WWII veteran and ‘Toccoa Original’ dies at age 101

WWII veteran Jim “Pee Wee” Martin, poses for a photo during a 100th birthday celebration held in his honor April 23, 2021, in Xenia, Ohio. Martin served as a paratrooper assigned to 101st Airborne Division, 506th Infantry Regiment, G Company, out of Fort Campbell, Kentucky. (U.S. Air Force photo by Wesley Farnsworth)

Funeral services were held this week for a World War II veteran well known throughout Northeast Georgia.

James “Pee Wee” Martin died Sept. 11.

He was among the last remaining of about 6,000 men who arrived at Curahee Mountain, near Toccoa, to train as one of the country’s first paratroopers.

In 2015, he told the American Veterans Center about jumping into Normandy on D-Day.

“We had three jump zones,” he said in this video. “Jump zone D in the history books is called ‘the slaughterhouse.’ Intelligence didn’t tell us what was down there. There were two divisions of SS and two divisions of Panzer grenadiers and we jumped right on top of them.”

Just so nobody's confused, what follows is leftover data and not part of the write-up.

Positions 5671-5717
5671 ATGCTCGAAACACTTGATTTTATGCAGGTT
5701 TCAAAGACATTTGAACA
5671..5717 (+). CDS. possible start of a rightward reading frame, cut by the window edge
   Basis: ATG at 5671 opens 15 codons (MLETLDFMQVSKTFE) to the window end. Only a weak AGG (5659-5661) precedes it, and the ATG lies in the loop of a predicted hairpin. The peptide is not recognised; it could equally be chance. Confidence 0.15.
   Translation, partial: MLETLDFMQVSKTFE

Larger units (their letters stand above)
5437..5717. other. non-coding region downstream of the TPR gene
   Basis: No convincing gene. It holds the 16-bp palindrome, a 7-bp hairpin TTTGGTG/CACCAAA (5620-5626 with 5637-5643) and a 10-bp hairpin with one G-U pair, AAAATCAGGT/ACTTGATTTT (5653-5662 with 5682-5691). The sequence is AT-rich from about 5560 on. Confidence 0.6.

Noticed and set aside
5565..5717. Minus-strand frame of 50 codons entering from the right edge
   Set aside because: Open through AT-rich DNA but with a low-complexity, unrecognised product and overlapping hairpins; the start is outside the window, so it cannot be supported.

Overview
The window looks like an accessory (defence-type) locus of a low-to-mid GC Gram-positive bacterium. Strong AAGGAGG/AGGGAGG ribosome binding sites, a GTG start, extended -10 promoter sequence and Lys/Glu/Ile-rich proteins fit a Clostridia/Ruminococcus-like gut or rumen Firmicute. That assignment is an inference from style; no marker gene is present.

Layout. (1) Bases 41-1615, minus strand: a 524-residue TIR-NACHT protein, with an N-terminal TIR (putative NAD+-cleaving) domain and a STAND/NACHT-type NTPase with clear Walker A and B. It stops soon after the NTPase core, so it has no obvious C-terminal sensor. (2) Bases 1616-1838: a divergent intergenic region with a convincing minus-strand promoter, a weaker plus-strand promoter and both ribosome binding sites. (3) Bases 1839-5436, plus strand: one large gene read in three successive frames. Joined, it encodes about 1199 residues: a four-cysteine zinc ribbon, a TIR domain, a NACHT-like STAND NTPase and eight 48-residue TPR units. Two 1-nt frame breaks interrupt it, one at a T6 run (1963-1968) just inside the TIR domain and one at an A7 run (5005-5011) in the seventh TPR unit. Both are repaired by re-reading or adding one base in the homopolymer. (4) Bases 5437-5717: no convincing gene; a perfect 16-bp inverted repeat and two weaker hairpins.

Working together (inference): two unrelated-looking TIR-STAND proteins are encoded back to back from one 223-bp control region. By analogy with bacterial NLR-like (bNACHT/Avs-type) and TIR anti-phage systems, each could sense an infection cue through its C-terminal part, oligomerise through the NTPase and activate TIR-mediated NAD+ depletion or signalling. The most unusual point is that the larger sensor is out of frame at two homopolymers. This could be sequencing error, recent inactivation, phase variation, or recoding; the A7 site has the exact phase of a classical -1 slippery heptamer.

He also fought in the Battle of the Bulge, earning a Bronze Star and a Purple Heart, among other honors, for his service.

The Ohioan spoke often in Northeast Georgia, returning for reunions of his “Band of Brothers,” who were depicted in the famous TV miniseries of the same name.

His time at the then-primitive and unfinished Camp Toccoa also gave him his nickname, which he got because of his small stature.

At his centennial in 2021, he told an Air Force public affairs writer that he only weighed 106 at the time.

“But I told everyone it doesn’t matter what your size, because you’re carrying an M1 rifle just like the rest of us,” he said in this report. “As long as you have that, it’s an equalizer, and you’re just as good as the big guy.”

His obituary says he last jumped out of a plane at age 99.

Martin was 101 years old.

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This article appears on Now Habersham through a news partnership with GPB News

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